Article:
How to Draw an Eastern Ribbon Snake

In this quick tutorial you'll learn how to draw an Eastern Ribbon Snake in 5 easy steps - great for kids and novice artists.

The images above represent how your finished drawing is going to look and the steps involved.

Below are the individual steps - you can click on each one for a High Resolution printable PDF version.

At the bottom you can read some interesting facts about the Eastern Ribbon Snake.

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How to Draw an Eastern Ribbon Snake - Step-by-Step Tutorial

Step 1: First, draw the Eastern Ribbon's egg-shaped head.

Step 2: Next, draw the face of your snake by making a small circle on the left side of its head. To separate the face from the rest of the body, draw an imperfect line from the tip of the head, below the eye and around to the right side of its head.

Step 3: Then, draw the body by making one line from each side of the snake's head. Have each line mirror the other. Wrap the body of your snake around itself several times.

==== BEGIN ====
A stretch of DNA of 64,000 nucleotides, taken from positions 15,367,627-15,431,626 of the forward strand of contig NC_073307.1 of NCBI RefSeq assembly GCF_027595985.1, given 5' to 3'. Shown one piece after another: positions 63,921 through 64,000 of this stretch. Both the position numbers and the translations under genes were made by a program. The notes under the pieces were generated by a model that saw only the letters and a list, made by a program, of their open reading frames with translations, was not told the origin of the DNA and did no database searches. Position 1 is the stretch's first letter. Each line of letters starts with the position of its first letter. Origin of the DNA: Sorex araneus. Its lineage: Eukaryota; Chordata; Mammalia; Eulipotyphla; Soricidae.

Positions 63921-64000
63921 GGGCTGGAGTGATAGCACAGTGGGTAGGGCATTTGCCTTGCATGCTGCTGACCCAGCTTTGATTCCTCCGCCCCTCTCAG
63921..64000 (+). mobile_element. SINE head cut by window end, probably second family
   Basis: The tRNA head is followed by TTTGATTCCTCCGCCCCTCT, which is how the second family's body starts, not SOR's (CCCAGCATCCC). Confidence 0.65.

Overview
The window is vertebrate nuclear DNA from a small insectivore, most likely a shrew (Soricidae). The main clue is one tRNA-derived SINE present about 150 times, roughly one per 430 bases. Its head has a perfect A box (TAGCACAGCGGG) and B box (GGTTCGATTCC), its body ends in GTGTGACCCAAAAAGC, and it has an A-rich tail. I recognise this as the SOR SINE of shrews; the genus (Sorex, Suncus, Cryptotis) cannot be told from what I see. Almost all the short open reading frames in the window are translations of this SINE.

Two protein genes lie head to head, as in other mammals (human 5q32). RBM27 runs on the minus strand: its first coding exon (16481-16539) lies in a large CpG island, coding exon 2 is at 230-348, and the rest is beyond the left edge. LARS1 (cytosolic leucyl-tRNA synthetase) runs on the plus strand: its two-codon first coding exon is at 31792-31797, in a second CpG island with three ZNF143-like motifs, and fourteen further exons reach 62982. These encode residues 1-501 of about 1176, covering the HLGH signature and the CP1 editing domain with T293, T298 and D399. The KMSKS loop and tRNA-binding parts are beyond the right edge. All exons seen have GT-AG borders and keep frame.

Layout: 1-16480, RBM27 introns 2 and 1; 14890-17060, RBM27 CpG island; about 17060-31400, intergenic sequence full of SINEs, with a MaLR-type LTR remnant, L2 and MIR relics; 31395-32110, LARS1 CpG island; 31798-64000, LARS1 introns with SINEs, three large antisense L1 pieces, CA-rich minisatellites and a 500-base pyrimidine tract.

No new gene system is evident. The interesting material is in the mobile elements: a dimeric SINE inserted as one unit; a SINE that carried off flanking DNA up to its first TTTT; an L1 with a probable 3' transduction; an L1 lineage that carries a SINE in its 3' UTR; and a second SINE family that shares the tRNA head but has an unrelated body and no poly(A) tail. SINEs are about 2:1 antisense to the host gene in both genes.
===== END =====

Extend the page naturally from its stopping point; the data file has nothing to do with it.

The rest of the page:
Step 4: Now, draw the tail by making your lines narrow and come together for the rounded tip of your snake's tail.

Step 5: The final step for drawing the Eastern Ribbon Snake is to draw thick lines down its entire body. These lines are what give the the ribbon snake its name.

Interesting Facts about the Eastern Ribbon Snake

Eastern ribbon snakes are found throughout the eastern United States. They are semi-aquatic and are frequently found at the edges of water. These are slender snakes that range from 16 to 28 inches long. They have three light yellow stripes along their brown bodies, and their belly is plain yellow. Eastern ribbon snakes eat fish and amphibians. They shelter in thick vegetation or in burrows. This snake hibernates underground during the winter.

Did you know?

  • Females give birth to between 3 to 26 live young.
  • The Eastern ribbon snake is shy and non-venomous.
  • Predators of the Eastern ribbon snake include: otters, raccoons, minks, herons, snapping turtles, large fish, and other snakes.
  • Habitat loss is a threat to the Eastern ribbon snake.
  • Their tail makes up one-third of their total body length.
  • There are four subspecies of the Eastern ribbon snake.
  • The Eastern ribbon snake is also known as a Northern ribbon snake or a Peninsula ribbon snake.

Lesson plan note: Make a spinning snake: Cut a spiral into a white paper plate, leaving the middle a little thicker to represent a snake’s head. Give each child their own paper plate snake and have them color them from head to tail. Attach a string to each snake’s head. Hang each child’s snake on the ceiling for all the children to see.